What To Do

What You Should Do After A Car Accident.

By
Dvonte Cornejo
on
October 3, 2019

Over six million car accidents occur each year in the United States. Fortunately, most of them involve only property damage - damage to the vehicle as opposed to the occupants. The following is a list of the top ten things you should do if you are in an automobile accident:

1. Stop.

Never, ever, drive away from the scene of an accident, even a minor one.

Make sure your car is no longer moving, turn off the engine, shift into park, or set the hand brake if you drive a manual. Check to make sure it's safe to get out of your car before opening the door. If you have flares or similar road safety items, consider using them.

2. Move to a safe area (if you can).

If it's safe to do so and you aren't seriously injured, move your car out of further harm's way, like to the shoulder of the road.

If moving your car just isn't possible, flip on your hazards to warn other drivers that your vehicle isn't going anywhere any time soon.

3. Call the police.

Even if there are no serious injuries, it is a good idea to call the police.

You may need a police report to file a claim with your insurance company, even if it is just to make a claim for damage to your vehicle. The vehicles involved in the accident should remain where they are, unless they interfere with traffic.

4. Make an accurate record.

Let the police objectively judge events and determine who, if anyone, is at fault in the crash. Cooperate fully, but avoid admitting fault or blaming others while at the scene.

Try to write down as much info as possible in the accident aftermath, including:

  • Driver and passenger names
  • License plate numbers
  • Insurance info
  • Makes and models of all vehicles involved
  • Contact info for any eyewitnesses
  • Location of the accident
  • The name and badge number of any responding police officers

5. Take photos.

If you have a smartphone with a camera, snap some photos of the accident scene. They'll come in handy during the claim process.

If you have visible injuries, you should photograph them as well. However, you should in no way interfere with the on-going police investigation. If you cannot take pictures at the scene of the accident, take them as soon as possible after the accident.

6. Exchange information.

Typically, the investigating police officer obtains this information. However, if the police do not respond to the accident, you should obtain the name, address and telephone number of all persons involved in the accident, drivers and passengers alike.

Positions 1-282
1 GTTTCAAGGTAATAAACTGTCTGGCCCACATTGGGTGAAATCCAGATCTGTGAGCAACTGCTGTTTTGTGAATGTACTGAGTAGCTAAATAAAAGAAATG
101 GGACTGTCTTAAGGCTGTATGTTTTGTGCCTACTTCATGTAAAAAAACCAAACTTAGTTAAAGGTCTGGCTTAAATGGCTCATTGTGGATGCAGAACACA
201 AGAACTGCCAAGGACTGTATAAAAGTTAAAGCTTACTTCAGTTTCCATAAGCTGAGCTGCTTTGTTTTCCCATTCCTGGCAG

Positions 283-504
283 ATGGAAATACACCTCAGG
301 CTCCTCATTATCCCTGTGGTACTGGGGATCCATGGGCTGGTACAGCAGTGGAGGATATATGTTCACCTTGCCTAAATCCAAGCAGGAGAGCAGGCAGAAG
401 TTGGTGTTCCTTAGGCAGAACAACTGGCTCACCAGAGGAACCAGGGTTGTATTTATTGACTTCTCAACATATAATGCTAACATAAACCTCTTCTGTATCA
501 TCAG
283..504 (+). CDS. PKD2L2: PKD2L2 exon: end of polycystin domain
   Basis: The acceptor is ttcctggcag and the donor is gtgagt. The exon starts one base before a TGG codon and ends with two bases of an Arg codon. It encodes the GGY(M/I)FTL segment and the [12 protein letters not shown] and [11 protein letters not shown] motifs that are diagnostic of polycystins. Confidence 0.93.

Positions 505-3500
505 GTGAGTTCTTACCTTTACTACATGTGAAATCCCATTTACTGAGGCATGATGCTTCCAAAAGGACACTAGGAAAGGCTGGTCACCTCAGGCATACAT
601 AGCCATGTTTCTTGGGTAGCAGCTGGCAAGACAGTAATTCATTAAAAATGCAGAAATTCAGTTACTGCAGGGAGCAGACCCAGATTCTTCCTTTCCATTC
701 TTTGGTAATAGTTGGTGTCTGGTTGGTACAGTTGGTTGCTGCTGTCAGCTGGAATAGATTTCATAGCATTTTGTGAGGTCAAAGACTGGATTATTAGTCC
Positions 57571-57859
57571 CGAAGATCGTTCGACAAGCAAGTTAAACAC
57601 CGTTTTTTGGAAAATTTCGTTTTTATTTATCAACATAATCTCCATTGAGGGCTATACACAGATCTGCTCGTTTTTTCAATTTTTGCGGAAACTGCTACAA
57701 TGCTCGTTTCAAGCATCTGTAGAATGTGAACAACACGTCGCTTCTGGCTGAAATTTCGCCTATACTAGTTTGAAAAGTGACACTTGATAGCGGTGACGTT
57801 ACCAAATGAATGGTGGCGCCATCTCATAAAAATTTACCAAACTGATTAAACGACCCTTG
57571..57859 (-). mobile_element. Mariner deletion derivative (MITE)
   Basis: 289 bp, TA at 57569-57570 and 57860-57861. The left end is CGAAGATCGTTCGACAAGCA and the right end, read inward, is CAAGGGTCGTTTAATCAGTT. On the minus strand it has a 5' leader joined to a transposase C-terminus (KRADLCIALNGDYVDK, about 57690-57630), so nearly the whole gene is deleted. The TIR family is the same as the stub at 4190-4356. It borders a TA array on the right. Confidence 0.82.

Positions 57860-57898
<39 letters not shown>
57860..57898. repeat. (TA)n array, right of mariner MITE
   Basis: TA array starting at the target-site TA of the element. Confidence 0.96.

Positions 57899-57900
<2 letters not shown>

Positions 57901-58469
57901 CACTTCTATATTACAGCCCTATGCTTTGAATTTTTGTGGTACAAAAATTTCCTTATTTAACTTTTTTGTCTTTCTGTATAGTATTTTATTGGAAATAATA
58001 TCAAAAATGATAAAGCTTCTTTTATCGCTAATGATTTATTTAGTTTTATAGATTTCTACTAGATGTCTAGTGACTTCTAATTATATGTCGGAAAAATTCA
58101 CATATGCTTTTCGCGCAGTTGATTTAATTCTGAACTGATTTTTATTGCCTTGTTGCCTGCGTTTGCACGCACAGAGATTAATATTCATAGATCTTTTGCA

You should also obtain information about insurance by asking to see the insurance card for all vehicles involved in the accident. If there are witnesses, you should get information from them as well so that you or your attorney can contact them in the future. If police respond to the accident, the investigating officer usually will provide all drivers with a police report number. You can use that number later to obtain the police report. If the accident occurs on a state highway, you must request the report from the state police.

An unexpected car accident can leave you feeling a bit scattered. That's why it's important to brush up on post-accident procedures now, when you're good and levelheaded.

7. File a report.

Make sure to notify your insurance company as soon as possible.

Many policies require immediate reporting and full cooperation. Find out if you have medical benefits as part of your insurance coverage.

8. Contact us.

Perhaps the most important thing you should do after an accident is to consult your attorney.

Your attorney can protect your rights and make sure valuable evidence is not destroyed. Often, insurance companies want to take statements immediately after an accident. It is important that you have received legal advice before providing such a statement. Your attorney can advise you on issues ranging from how to make sure you are fully compensated for your vehicle to how to make sure you are getting the best medical treatment available. Personal injury attorneys work on a contingency fee basis, which means there is no legal fee unless the attorney recovers compensation for your injuries.